I say “flagship,” but when it comes to its price point, it’s firmly lodged in mid-range territory, as the Nokia 8.1 retails for £379.99 in the UK and €399 in the Eurozone. That puts it within the same price bracket as other worthy contenders, including the Honor 10 and Xiaomi’s Poco F1.
With the Nokia 8.1, HMD is enthusiastically touting the handset’s battery life, the quality of the 6.18-inch FHD+ display, and the ability of the rear-shooter to capture stunning photographs, particularly in challenging low-light conditions.
Let’s talk about the display. The Nokia 8.1’s display is large, but not oppressively so. It’s nothing like the Honor 8X Max, which packs a display in excess of seven inches. Thanks to the slender bezels, it should be easy enough to grasp.
And like pretty much every phone released now, the Nokia 8.1 comes with a notch. This is a bit chunky, especially in comparison to recent devices like the garden-variety Honor 8X, but it’s still within acceptable parameters. Meanwhile, the phone’s “chin” contains the famous Nokia branding.
The Nokia 8.1 also boasts HMD’s PureDisplay screen technology, which first made an appearance on the earlier Nokia 7.1, and promises richer colors and higher contrast. It supports the HDR10, which is good news for those who spend a lot of time devouring movies during their commute.
Powering this is a battery which HMD Global promises can last two days with one charge. I’m generally a bit skeptical with claims like this, usually because they’re contingent upon quite conservative usage patterns, and don’t accurately reflect how the ordinary person uses their handset. That said, it’s certainly not unheard of. The BlackBerry Key2, for example, was renowned for its multi-day battery performance.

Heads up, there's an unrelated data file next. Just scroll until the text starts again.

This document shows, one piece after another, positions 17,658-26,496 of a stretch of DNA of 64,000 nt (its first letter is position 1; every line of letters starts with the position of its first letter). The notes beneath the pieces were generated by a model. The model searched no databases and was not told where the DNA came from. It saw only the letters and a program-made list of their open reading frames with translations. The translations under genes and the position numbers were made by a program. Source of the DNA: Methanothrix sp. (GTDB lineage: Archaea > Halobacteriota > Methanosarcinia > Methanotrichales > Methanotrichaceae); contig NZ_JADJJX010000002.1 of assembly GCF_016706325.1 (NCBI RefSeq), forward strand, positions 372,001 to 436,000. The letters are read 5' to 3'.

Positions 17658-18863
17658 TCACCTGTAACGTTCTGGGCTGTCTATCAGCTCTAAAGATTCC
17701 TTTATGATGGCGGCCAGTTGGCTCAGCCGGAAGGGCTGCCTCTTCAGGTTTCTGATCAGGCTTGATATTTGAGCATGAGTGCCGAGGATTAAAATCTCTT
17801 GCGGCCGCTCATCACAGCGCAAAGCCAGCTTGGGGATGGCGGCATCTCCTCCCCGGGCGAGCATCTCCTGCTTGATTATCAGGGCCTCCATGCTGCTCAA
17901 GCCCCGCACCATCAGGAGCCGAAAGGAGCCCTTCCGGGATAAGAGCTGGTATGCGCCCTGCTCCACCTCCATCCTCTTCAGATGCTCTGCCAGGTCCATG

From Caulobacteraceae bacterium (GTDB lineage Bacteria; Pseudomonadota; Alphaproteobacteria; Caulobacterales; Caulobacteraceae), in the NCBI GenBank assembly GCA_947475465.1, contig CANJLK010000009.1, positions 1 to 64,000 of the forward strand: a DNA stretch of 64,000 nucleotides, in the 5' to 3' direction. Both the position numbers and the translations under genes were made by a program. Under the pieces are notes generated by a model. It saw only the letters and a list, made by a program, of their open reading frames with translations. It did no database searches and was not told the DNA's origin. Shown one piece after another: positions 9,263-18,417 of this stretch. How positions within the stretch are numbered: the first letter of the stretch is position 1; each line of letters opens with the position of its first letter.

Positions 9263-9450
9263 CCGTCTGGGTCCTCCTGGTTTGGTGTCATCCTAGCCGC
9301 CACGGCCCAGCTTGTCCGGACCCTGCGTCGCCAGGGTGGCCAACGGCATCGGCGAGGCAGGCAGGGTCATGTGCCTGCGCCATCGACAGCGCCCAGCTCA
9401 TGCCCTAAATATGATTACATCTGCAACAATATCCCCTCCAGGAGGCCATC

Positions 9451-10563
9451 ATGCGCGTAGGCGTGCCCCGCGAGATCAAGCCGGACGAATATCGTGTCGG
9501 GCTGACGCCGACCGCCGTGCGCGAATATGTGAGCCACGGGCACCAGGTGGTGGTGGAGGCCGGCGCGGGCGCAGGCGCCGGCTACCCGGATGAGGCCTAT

Helping HMD Global hit their battery life goals is the inclusion of the energy-sipping Snapdragon 710 SoC (or “platform,” as Qualcomm would rather us say). This is the same chipset found on mid-range blowers like the Xiaomi Mi 8 SE, and indeed, the earlier Nokia 7.1 Plus.
Although this is a mid-range chip, it’s a major step forward from the predecessor. Punters can expect 35 percent faster graphics and 20 percent higher overall performance. It’s also better suited to AI tasks, thanks to its built-in multi-core AI engine.
Finally, let’s touch on the camera. Nokia is well known for its love affair with Carl Zeiss’ camera lenses. The partnership between the two brands spans well over a decade, and it’s nice to see that it’s continuing to thrive, despite the fact that it’s HMD Global pulling the strings at Espoo now.
The main camera is rated to 12MP. This doesn’t sound like much, but it’s worth remembering that sheer megapixels aren’t anything, and a lot of effort has been made into ensuring the rear shooter performs well in low-light conditions. It packs a massive sensor with large 1.4 micron pixels, and a wide aperture that supports longer exposure times when paired with the camera’s manual mode.
In addition, there’s optical image stabilization, to ensure that shaky hands don’t produce shaky photographs, as well as a 13MP secondary camera for bokeh-infused portrait photographs.
Published December 5, 2018 — 20:41 UTC
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